Sen. Susan Collins comes out against House GOP healthcare bill

Sen. Susan Collins comes out against House GOP healthcare bill
© Greg Nash

Sen. Susan CollinsSusan Margaret CollinsOvernight Health Care: 3.6M signed up for ObamaCare in first month | Ryan pledges 'entitlement reform' next year | Dems push for more money to fight opioids Study: ObamaCare bills backed by Collins would lower premiums Right scrambles GOP budget strategy MORE (R-Maine), a key centrist vote in the Senate, said in an interview published Thursday that she opposes the House GOP's ObamaCare replacement bill as it is currently written. 

“This is not a bill I could support in its current form,” Collins told the Portland Press Herald. “It really misses the mark.”

Collins pointed to the Congressional Budget Office’s analysis of the bill earlier this week, which found that 24 million more people would be uninsured by 2026 under the plan. In particular, like other more centrist lawmakers in both chambers, Collins pointed to the finding that low-income people and seniors would have to pay far more for insurance under the House GOP bill, known as the American Heath Care Act, than under ObamaCare. 

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“This bill doesn’t come close to achieving the goal of allowing low-income seniors to purchase health insurance,” Collins said. 

Collins’s announcement illustrates how tough the path ahead for the bill is. It is already a serious question as to whether the measure has enough votes to pass the House, where both conservatives and centrists have strong objections.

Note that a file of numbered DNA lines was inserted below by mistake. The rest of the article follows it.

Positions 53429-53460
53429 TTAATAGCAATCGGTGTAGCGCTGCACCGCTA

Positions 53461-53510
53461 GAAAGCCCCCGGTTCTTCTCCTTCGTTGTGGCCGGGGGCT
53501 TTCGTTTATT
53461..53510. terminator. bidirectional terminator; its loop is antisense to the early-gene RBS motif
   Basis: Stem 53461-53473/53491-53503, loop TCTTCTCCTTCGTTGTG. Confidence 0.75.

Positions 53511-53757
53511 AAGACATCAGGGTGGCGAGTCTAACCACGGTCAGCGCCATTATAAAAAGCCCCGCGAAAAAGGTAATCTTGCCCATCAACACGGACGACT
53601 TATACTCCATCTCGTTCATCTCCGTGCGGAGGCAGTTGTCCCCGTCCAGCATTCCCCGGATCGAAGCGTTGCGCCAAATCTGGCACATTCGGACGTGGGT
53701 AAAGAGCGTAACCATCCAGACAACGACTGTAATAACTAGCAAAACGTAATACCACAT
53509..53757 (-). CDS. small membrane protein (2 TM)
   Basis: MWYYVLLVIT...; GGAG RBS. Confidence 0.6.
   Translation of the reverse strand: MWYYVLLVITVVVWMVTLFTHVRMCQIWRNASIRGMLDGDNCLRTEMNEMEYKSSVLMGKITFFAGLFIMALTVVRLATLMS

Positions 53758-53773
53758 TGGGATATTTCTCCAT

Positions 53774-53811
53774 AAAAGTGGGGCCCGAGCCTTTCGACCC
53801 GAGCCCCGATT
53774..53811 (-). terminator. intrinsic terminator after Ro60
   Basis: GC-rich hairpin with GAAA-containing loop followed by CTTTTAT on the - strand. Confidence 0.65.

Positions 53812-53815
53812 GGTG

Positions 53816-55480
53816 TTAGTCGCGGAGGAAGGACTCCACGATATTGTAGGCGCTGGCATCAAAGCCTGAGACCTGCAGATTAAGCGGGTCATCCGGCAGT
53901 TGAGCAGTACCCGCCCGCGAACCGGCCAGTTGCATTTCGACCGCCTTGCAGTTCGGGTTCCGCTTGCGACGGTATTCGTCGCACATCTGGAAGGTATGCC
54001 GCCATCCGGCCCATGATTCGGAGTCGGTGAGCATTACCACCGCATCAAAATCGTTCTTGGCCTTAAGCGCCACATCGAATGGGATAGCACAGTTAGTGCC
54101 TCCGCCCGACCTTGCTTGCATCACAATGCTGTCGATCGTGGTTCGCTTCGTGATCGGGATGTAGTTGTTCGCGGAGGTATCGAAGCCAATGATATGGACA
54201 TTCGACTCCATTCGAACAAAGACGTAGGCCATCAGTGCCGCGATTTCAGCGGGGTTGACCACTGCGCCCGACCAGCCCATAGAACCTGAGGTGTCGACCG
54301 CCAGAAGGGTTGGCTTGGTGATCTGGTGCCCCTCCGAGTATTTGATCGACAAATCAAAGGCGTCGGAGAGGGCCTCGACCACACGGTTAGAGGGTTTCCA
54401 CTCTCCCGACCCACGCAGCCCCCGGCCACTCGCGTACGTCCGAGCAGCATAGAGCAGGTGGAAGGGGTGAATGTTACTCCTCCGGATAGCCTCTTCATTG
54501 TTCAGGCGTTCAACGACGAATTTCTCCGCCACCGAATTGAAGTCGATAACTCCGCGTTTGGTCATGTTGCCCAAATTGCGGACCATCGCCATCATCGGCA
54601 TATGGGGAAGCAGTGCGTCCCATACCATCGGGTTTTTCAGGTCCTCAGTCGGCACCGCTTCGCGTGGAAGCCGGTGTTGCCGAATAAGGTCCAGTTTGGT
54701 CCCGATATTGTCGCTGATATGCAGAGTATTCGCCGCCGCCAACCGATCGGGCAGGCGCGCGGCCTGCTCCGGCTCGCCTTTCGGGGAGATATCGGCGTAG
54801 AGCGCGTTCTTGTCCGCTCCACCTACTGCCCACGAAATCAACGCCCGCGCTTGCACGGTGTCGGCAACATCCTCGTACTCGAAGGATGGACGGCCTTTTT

However, the path appears even harder in the Senate, where Republicans can lose just two votes. Sen. Rand PaulRandal (Rand) Howard PaulLexington mayor launches bid for Congress Trump-free Kennedy Center Honors avoids politics Meet the Iran hawk who could be Trump's next secretary of State MORE (R-Ky.) has already said he opposes the bill, in addition to Collins. Other conservative senators, including Sens. Mike LeeMichael (Mike) Shumway LeeSupreme Court takes on same-sex wedding cake case House approves motion to go to tax conference — with drama Trump really will shrink government, starting with national monuments MORE (R-Utah) and Ted CruzRafael (Ted) Edward CruzDebbie Wasserman Schultz marks 10 years as breast cancer survivor Foreign agent registration is no magical shield against Russian propaganda Let Trump be Trump and he'll sail through 2020 MORE (R-Texas), have strong objections, as do a range of more centrist Republican senators. 

House Republican centrists are worried about voting for the bill if it is only destined to die in the Senate. 

One possible change to the bill being pushed by some Republicans in both chambers is to increase the tax credits for low-income people and seniors, to address the affordability problems.  

“This is so complex. It’s important we do this right,” Collins said.